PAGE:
NZXT Panzerbox Review (Page 1 of 4)

By: Kenneth Kwok
With bits added by Jonathan Kwan
December 2, 2009

Ingenuity and great designs have revolutionized the world. Time and time again -- from the very first computer, to the first tanks that were rolled out during the First World War. Speaking of tanks, one of the most famous tanks of the Second World War was the German-built Panzer IV. The Panzer IV revolutionized the tank designs of many countries with certain elements that are found even in today's modern tanks. The Panzer IV simply bulldozed over the opposition when it was first introduced; it was simply more than the opposing forces could handle from these powerful mechanical bulls. While it was far from the best tank of the war, it was a very valuable contender that led to much better and reliable designs later on. It's a fact that early Panzer IVs were unreliable, and had quite a load of problems. Even with all that, they managed to inspire a whole new approach to both interior and exterior tank engineering and design. At this point, you are probably wondering why there is such a huge history lesson in our latest review today. Well, the answer is actually quite simple. We have a new product that takes on the bold title of the Panzerbox. One thing that we appreciate in the naming of this product, is that it just simply evokes a feeling of dominance and a sensation of having a product that could make all other of the same category seem silly. With such a great name also comes a great deal of expectation. Any case that can hold such a dominant sounding name should not only be a great source of ingenuity and new ideas, but also should crush the competition. Well, we hope so at least -- just like the early Panzer IV, there could always be room for improvement for progress of the overall product. Anyway, the product that we received was manufactured by NZXT, which has already been known for good budget cases like the NZXT Beta we have previously reviewed. Today, we will see how much the NZXT Panzerbox can live up to its bold name, and if they really trample over its competition and leave them in the dust.

Before we begin... here's a little history. Please do not read the following section if you are very easily offended, and have a lacking sense of humor haha. We mean it with all good intention and nature at every meeting!

(In an office.)
"So, I want a Panzerbox for my next review."
"A what?"
"Did you just say 'Panzerbox'?"
"Like Panzer tank Panzerbox?"
"You're getting it just for the name aren't you."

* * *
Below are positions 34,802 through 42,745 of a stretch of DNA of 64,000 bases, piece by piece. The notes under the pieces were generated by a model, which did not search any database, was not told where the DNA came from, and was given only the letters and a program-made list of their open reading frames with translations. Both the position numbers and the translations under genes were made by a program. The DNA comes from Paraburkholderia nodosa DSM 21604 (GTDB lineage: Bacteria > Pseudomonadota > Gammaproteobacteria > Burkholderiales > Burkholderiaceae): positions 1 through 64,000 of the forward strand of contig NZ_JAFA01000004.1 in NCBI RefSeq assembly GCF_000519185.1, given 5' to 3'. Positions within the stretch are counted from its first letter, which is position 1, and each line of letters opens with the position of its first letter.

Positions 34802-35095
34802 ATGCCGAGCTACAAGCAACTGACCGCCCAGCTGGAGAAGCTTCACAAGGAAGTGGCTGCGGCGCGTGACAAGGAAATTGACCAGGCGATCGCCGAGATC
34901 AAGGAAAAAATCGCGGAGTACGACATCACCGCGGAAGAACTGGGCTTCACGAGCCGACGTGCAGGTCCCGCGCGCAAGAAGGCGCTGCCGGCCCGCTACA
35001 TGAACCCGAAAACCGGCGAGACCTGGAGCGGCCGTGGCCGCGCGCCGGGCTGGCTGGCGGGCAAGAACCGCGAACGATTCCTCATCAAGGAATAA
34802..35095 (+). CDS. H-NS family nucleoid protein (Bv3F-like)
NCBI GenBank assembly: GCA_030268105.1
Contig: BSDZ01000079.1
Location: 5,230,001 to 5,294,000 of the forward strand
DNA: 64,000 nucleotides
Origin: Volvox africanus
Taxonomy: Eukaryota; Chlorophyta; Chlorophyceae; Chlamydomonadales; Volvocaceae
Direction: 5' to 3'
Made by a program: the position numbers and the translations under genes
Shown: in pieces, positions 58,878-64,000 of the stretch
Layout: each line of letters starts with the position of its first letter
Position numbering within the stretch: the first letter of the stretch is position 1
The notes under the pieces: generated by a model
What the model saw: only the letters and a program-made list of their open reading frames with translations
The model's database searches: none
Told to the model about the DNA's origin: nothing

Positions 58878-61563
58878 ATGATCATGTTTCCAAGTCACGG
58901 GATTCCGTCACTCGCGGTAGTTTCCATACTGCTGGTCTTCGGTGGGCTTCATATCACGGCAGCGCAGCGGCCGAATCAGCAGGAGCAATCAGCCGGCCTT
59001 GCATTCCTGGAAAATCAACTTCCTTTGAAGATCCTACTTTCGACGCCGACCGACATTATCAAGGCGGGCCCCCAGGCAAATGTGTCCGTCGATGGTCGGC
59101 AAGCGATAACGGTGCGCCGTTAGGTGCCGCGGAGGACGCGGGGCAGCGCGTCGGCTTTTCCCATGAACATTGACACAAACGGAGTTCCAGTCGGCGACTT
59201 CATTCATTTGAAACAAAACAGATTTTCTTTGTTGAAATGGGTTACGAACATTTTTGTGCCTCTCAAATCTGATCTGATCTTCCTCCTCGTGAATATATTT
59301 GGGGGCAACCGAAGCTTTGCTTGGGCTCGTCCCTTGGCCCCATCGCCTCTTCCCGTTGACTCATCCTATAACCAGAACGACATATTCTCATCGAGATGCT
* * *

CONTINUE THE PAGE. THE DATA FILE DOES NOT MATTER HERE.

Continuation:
[A few weeks later.]
"My Panzerbox arrived!"

Anyways, we received our sample unit of the NZXT Panzerbox from American Future Technology's office from California, USA. As we have previously mentioned, AFT is NZXT's parent company. Our unit arrived in great condition and was shipped in retail packaging. UPS Standard was used for shipping, and I must say that I am impressed by how good the condition of the package was when it arrived.

Unlike the NZXT Beta, which was a value case more than a performance chassis, the retail packaging of the NZXT Panzerbox is now actually in color (!) and has important features listed at the front in addition to a picture of the Panzerbox. One thing I find interesting is that it says "LAN READY" on the front of the box. Now what exactly does that mean? My best guess is that it relates to its portability and size, however I would assume there is always the need to actually build the whole computer before going to a LAN party haha. Specifications of the Panzerbox is found on both sides of the box. The retail box was well designed with black and white as its background colors. These two colors contrast nicely to both the black of the case, as well as to the dark blue that was used for the Panzerbox text.

Opening the retail package reveals the NZXT Panzerbox sandwiched between two Styrofoam brackets; which kept the case from moving around inside the box. A thin plastic bag was used to protect the chassis from any scratches, and preventing dirt from entering the case. The choice of packaging material was more than adequate to prevent any damage during shipping, which actually happens quite frequently. Inside the case is an additional accessory box, which was tied down to the case to prevent it from moving around during transport.

Before we go any further with our deep look into the Panzerbox, let's take some time to look at the specifications of this case, as obtained from NZXT's website:

Model: Panzerbox Series
Case Type: Mid Tower Welded Aluminum
Front Panel Material: Aluminum
Dimensions (W x H x D): 244 X 455 X 455 mm
Cooling System:
- Front, 1 X 190mm fan@1100RPM, 150CFM (included)
- Rear, 1 X 120mm, TOP, 1 x 190mm fan@1100RPM,150CFM (included)
Drive Bays:
- 3 External 5.25" Drive Bays
- 4 Internal 3.5" Drive Bays
Material(s): Aluminum Construction
Expansion Slots: 7
Power Supply: 500 WATT PS2 ATX 12V 2.0 (Optional)
Weight: 6.3 KGS (W/O Power)
Motherboard Support: ATX, FLEX ATX, Mini-ATX, Micro-ATX

Page Index
1. Introduction, Packaging, Specifications
2. Physical Look - Outside
3. Physical Look - Inside
4. Installation and Conclusion